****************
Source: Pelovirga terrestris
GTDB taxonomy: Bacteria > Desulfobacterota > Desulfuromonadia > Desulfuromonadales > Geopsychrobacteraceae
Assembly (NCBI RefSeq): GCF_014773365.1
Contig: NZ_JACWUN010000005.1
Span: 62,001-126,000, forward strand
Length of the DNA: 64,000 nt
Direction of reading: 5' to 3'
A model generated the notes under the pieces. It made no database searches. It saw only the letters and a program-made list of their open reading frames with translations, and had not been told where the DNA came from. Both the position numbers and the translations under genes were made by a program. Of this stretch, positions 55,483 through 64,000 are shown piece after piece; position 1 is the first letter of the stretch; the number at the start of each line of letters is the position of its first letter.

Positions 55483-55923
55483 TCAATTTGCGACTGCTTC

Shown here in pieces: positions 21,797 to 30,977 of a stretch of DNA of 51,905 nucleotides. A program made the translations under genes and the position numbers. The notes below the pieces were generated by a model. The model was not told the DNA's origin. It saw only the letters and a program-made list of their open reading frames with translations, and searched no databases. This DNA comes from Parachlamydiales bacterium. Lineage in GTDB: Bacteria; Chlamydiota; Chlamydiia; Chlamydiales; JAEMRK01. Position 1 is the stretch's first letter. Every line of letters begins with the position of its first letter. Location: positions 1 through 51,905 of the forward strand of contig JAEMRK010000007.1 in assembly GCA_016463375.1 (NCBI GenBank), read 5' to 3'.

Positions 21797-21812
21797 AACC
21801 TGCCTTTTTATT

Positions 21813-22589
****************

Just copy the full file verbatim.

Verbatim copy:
Source: Pelovirga terrestris
GTDB taxonomy: Bacteria > Desulfobacterota > Desulfuromonadia > Desulfuromonadales > Geopsychrobacteraceae
Assembly (NCBI RefSeq): GCF_014773365.1
Contig: NZ_JACWUN010000005.1
Span: 62,001-126,000, forward strand
Length of the DNA: 64,000 nt
Direction of reading: 5' to 3'
A model generated the notes under the pieces. It made no database searches. It saw only the letters and a program-made list of their open reading frames with translations, and had not been told where the DNA came from. Both the position numbers and the translations under genes were made by a program. Of this stretch, positions 55,483 through 64,000 are shown piece after piece; position 1 is the first letter of the stretch; the number at the start of each line of letters is the position of its first letter.

Positions 55483-55923
55483 TCAATTTGCGACTGCTTC

Shown here in pieces: positions 21,797 to 30,977 of a stretch of DNA of 51,905 nucleotides. A program made the translations under genes and the position numbers. The notes below the pieces were generated by a model. The model was not told the DNA's origin. It saw only the letters and a program-made list of their open reading frames with translations, and searched no databases. This DNA comes from Parachlamydiales bacterium. Lineage in GTDB: Bacteria; Chlamydiota; Chlamydiia; Chlamydiales; JAEMRK01. Position 1 is the stretch's first letter. Every line of letters begins with the position of its first letter. Location: positions 1 through 51,905 of the forward strand of contig JAEMRK010000007.1 in assembly GCA_016463375.1 (NCBI GenBank), read 5' to 3'.

Positions 21797-21812
21797 AACC
21801 TGCCTTTTTATT

Positions 21813-22589